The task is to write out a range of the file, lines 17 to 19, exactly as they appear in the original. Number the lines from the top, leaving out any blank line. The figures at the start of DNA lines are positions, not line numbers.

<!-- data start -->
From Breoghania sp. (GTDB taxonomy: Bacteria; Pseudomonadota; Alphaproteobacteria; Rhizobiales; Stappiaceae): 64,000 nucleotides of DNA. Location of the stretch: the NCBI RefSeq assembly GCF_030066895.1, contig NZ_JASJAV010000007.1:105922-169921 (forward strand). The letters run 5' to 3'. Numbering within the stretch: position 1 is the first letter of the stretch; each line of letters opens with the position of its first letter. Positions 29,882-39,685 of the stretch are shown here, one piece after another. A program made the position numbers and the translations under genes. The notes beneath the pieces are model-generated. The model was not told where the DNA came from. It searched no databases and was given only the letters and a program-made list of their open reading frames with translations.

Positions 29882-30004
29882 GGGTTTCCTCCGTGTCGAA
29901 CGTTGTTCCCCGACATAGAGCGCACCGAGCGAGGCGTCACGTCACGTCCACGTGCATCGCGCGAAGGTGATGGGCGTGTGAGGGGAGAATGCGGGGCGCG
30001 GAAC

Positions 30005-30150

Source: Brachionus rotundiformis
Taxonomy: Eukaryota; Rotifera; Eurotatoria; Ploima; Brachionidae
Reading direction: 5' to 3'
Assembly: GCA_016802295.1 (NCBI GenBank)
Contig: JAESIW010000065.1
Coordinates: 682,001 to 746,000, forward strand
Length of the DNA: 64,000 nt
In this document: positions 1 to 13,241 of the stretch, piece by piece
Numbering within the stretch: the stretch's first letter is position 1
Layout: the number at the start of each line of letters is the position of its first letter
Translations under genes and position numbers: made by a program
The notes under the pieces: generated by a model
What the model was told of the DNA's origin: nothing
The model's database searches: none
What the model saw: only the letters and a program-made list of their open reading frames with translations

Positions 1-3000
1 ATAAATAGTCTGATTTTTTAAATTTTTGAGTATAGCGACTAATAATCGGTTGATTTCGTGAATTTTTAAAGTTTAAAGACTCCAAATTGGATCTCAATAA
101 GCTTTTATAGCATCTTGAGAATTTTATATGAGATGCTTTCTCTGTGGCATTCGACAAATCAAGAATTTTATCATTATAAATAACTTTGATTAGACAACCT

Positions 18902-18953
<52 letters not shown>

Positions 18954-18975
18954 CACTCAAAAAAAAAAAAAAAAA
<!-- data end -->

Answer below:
Translations under genes and position numbers: made by a program
The notes under the pieces: generated by a model
What the model was told of the DNA's origin: nothing